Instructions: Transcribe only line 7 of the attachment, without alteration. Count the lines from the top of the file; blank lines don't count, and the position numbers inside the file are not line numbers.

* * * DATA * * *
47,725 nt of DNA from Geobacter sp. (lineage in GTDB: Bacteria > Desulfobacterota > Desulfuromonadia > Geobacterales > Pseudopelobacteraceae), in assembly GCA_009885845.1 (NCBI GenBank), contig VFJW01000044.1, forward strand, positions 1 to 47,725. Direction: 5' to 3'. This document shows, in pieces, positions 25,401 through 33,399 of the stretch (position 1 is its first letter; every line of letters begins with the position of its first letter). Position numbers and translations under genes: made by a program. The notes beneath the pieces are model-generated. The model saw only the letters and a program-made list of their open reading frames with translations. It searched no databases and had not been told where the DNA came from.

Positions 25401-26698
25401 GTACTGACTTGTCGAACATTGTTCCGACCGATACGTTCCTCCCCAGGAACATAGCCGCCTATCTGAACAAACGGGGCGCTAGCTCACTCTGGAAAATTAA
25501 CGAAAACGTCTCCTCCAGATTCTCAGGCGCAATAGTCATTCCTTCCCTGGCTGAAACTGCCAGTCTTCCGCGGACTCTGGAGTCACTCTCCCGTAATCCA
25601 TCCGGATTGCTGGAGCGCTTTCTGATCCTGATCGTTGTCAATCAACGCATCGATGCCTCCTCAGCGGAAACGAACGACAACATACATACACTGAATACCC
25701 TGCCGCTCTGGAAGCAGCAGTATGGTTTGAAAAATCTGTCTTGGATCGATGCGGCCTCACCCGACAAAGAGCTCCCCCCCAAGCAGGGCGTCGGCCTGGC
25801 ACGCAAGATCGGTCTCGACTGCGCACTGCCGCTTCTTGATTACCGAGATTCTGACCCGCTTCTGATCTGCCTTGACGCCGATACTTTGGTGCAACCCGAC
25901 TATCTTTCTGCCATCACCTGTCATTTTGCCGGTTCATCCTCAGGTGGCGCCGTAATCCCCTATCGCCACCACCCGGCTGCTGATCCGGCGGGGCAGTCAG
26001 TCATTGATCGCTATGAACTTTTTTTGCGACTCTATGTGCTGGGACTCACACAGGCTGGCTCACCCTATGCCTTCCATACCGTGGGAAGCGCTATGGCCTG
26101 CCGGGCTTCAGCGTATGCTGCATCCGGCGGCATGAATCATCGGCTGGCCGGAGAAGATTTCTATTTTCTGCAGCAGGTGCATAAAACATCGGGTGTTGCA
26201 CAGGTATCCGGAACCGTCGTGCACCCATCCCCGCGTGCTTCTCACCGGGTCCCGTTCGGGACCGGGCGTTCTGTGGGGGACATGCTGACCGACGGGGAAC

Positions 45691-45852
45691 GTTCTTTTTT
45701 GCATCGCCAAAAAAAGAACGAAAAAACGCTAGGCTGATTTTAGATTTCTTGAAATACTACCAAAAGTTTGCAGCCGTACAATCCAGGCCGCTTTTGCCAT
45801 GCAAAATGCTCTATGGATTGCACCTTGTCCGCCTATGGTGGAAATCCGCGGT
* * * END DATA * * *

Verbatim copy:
25801 ACGCAAGATCGGTCTCGACTGCGCACTGCCGCTTCTTGATTACCGAGATTCTGACCCGCTTCTGATCTGCCTTGACGCCGATACTTTGGTGCAACCCGAC